U.S. oil prices roseas investors looked ahead to a meeting this week between U.S. and Chinese officials that may start to to resolve a trade fight that sparked fears of weaker global economic growth and less demand for oil. Light, sweet crude for September delivery ended 0.8% higher at $66.43 a barrel on the New York Mercantile Exchange. Brent crude, the global benchmark, rose 0.5% to $72.21 a barrel. U.S. oil prices have ended lower on a weekly basis in each of the past seven weeks, and are now about eight dollars below a multi-year high of $74 a barrel reached in late June. Partly fueling those declines have been fears a U.S.-China dispute over tariffs could escalate into a full blown trade war that would eat into global oil-consumption rates. But after months without bilateral talks on the issue, U.S. and China officials are set to meet this week, and hopes are running high it will lay the groundwork for an enduring trade agreement. The biweekly Genscape report showed crude oil storage rose to 26.7 million barrels as of Friday, up 519,000 from the previous Friday, according to a person who saw the report. This compares to the previous week’s official government data that showed a large increase of 1.6 million barrels, so some investors viewed this new Genscape data as price supportive. Investors Monday were also closely watching oil-rich Venezuela after the government late Friday announced a widely criticized economic plan that includes a huge devaluation of its currency. Many of the measures began to be implemented Monday. At the same time, U.S. oil producer ConocoPhillips said Monday it has settled a long-running legal dispute with Venezuela’s state oil company PDVSA, saying it will recover $2 billion. As part of the deal, Houston-based ConocoPhillips said it would suspend further legal actions against PDVSA, which could lead to the freeing up of some PDVSA assets, including oil supplies. Some analysts said this deal could weigh on oil prices as it may mean more oil supply coming to market. But Phil Flynn at Price Futures in Chicago said he doesn’t anticipate much overall impact on global oil prices.
The dollar edged lower, as investors awaited the Jackson Hole symposium later this week to get a better read on how central bankers view the global economy. The WSJ Dollar Index, which measures the U.S. currency against a basket of 16 others, was recently down 0.2%. After rallying more than 4% this year, the dollar looks stretched against currencies such as the euro and yen, said Mark McCormick, North American head of FX Strategy at TD Securities, in a note to investors. The U.S. currency is around 2% overvalued against its peers, Mr. McCormick said. Signs that Federal Reserve officials are growing doubtful that the current run of solid economic data will last could weigh on the dollar, analysts said. In emerging markets, the dollar rose 1.5% against the Turkish lira and gained 1.3% against the Brazilian real.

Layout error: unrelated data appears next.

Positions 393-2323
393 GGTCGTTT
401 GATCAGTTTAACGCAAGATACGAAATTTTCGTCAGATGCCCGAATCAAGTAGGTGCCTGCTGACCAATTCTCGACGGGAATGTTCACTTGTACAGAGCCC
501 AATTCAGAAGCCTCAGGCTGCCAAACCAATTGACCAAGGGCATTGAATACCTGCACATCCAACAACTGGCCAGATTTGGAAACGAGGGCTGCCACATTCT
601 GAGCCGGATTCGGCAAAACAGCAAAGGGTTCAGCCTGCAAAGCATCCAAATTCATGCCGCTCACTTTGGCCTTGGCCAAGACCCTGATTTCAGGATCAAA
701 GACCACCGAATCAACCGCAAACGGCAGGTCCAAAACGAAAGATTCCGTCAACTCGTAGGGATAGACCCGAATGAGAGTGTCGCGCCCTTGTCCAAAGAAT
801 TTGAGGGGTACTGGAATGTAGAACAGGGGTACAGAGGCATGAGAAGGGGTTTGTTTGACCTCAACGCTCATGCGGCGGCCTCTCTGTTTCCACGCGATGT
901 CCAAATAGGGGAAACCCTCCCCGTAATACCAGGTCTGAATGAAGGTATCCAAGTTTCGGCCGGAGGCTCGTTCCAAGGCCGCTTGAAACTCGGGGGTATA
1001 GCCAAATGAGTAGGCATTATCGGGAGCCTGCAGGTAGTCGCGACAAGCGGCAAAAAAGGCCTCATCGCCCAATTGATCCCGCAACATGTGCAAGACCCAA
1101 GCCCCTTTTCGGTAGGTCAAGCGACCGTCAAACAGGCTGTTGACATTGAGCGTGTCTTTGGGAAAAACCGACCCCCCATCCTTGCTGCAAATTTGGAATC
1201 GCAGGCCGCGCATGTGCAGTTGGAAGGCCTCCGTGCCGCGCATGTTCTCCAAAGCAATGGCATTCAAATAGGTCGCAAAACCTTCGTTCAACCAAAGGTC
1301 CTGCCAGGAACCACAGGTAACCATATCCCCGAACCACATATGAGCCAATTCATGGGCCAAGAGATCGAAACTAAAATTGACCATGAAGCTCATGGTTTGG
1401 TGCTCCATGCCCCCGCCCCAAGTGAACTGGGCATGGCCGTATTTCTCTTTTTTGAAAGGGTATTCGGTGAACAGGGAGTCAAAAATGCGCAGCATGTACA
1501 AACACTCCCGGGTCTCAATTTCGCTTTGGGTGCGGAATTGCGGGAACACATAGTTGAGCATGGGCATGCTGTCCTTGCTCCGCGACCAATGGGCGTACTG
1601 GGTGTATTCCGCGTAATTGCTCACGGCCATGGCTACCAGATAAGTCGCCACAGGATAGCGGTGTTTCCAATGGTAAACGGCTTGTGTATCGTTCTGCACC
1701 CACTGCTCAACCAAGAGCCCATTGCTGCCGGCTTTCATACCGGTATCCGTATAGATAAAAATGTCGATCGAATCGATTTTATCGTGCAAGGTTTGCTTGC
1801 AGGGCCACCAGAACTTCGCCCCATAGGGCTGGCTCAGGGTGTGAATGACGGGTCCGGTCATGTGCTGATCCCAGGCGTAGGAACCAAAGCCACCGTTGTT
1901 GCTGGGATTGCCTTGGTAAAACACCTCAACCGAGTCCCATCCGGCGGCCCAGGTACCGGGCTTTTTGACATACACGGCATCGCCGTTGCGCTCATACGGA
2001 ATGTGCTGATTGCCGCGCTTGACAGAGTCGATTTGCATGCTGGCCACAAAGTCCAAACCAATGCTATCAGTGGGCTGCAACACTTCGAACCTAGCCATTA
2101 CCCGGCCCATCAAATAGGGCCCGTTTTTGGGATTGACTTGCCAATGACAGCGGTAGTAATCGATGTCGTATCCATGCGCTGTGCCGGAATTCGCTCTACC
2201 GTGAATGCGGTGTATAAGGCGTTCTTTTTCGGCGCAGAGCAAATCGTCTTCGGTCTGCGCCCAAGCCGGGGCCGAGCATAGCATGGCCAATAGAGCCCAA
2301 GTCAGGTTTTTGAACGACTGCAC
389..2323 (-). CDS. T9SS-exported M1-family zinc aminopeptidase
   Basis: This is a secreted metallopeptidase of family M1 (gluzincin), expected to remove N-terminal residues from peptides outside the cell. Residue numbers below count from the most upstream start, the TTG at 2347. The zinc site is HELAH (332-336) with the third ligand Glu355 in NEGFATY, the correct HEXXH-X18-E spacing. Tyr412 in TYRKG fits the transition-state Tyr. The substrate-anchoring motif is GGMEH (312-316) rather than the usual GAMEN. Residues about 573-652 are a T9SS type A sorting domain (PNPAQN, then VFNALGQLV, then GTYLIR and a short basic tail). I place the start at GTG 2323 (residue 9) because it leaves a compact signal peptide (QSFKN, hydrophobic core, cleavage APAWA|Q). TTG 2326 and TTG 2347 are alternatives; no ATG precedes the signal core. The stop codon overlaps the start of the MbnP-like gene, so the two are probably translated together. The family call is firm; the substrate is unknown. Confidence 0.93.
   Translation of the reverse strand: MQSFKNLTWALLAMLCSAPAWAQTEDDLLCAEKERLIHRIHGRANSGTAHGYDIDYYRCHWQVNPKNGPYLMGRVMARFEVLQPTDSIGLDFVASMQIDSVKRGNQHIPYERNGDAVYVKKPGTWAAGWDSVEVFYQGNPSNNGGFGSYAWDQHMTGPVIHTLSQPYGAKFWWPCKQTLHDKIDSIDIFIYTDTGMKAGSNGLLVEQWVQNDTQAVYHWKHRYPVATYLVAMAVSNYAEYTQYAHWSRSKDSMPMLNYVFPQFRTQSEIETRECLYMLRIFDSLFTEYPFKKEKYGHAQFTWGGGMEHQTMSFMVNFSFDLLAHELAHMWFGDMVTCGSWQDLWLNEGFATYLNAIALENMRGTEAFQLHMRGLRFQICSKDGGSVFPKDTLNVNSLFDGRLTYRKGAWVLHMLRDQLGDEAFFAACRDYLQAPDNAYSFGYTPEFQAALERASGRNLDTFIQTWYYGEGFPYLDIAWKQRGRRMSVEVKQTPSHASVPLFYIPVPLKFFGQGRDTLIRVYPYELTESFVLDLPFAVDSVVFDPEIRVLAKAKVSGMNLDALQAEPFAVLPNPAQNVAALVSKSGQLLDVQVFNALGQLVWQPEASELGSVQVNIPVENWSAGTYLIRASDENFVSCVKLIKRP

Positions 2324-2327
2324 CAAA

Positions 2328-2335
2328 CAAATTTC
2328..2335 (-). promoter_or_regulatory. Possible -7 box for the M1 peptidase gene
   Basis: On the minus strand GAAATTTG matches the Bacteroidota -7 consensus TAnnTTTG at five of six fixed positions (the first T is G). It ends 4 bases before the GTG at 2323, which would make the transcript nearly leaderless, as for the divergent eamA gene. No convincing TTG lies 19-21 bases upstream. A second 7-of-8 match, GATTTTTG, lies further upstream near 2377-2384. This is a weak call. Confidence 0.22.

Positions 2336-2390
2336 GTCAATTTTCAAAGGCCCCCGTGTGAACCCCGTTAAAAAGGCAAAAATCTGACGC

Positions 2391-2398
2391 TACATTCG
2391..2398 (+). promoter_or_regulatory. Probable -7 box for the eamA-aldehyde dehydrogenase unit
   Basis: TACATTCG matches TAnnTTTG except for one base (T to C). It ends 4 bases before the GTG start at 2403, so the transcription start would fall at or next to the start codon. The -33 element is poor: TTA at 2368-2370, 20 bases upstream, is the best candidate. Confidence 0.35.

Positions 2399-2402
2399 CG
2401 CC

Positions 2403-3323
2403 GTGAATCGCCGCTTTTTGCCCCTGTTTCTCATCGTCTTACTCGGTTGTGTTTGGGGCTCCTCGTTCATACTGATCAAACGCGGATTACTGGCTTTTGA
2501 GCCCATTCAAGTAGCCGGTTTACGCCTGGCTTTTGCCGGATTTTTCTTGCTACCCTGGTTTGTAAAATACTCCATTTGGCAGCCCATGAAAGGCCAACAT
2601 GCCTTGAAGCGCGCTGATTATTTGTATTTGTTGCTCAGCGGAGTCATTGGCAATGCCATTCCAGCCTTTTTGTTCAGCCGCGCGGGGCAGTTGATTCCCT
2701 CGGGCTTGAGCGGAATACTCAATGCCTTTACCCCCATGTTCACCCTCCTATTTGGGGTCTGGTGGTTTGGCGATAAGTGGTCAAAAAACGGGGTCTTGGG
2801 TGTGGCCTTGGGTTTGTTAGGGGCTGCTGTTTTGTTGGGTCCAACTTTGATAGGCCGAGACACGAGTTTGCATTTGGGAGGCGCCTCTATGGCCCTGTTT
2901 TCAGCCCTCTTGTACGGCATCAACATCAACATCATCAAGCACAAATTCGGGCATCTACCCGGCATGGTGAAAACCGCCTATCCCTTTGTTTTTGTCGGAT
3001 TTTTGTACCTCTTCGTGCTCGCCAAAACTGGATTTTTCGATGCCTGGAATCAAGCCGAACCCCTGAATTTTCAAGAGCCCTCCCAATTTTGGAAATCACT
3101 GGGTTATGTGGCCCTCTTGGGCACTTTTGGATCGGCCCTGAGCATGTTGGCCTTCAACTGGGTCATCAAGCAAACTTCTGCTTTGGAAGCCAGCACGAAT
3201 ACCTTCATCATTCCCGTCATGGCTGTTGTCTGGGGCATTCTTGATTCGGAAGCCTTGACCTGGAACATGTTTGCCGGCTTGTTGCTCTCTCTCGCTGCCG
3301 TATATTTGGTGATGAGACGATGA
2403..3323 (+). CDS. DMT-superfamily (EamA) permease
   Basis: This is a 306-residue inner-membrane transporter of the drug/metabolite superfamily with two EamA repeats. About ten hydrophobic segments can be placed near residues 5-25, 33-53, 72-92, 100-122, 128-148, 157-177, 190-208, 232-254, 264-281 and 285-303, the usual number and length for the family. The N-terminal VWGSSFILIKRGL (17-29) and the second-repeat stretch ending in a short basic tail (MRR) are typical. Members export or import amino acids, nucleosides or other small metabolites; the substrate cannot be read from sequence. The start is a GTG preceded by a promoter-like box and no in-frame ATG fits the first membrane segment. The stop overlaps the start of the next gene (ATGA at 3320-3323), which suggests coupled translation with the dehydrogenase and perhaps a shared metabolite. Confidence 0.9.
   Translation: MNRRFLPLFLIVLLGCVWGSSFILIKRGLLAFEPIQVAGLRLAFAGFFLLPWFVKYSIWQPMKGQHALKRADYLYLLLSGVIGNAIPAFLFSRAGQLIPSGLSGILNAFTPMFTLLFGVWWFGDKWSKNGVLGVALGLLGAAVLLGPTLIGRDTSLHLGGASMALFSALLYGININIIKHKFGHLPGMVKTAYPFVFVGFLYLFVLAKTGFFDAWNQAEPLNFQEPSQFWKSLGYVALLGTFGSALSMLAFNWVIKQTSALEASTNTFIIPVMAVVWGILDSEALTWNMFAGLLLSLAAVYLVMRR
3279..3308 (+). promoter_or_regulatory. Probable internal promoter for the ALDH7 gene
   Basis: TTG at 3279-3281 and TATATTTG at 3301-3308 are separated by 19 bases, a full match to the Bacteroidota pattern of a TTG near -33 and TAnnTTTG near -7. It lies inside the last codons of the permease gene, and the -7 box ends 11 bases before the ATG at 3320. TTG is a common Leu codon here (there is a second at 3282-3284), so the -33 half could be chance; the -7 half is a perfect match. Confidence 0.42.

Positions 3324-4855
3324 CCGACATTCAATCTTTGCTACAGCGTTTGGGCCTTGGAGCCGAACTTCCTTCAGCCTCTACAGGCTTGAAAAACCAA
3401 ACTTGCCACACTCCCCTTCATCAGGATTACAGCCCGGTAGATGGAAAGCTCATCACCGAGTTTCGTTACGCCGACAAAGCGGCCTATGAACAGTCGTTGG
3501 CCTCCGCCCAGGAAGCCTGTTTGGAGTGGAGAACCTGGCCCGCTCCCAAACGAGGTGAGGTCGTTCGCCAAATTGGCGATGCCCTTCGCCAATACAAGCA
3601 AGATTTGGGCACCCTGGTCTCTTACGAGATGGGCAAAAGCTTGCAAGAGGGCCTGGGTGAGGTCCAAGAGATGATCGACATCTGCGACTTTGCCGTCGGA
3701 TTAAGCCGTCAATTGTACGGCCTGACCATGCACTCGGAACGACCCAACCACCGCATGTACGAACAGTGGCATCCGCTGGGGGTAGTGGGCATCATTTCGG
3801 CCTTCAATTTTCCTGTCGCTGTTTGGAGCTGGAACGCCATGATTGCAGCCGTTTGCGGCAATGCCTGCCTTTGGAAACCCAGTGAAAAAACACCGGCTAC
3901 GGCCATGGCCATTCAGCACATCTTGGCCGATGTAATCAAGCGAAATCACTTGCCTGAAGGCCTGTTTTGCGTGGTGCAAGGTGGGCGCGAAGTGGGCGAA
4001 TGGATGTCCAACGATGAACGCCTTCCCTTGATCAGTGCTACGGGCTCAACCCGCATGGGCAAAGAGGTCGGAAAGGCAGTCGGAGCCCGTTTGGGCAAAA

European shares closed 0.6% higher as hopes for U.S.-China trade talks boosted sentiment. The Stoxx Europe 600 gained 2.17 points to 383.23 as the DAX advanced nearly 1% and the CAC 40 added 0.65%. “Now that earnings season is out of the way, a clearer picture of the outlook for stocks has formed, and while we still have things to worry about, trade wars especially, corporate earnings look robust enough to support further equity gains,” said Chris Beauchamp at IG. Oil-storage group Royal Vopak was the top riser, up 4.7%. Accountancy-software business Sage Group was the biggest faller, down 6.9%.
Asian equities logged another day of broad gains, with two noted exceptions: Japan and the Philippines. Japan’s Nikkei was hampered by end-of-week strength in the yen. That left the benchmark down 0.3% to start what could become a fourth-straight week of declines. Meanwhile, the Philippines’ benchmark lost 1.1%, its third drop of at least that much in the past six sessions. China, which saw an up-and-down session, finished with gains. Hong Kong indexes, meanwhile, rose more than 1%, and Indonesia’s JSX added 1.9% following a Friday holiday.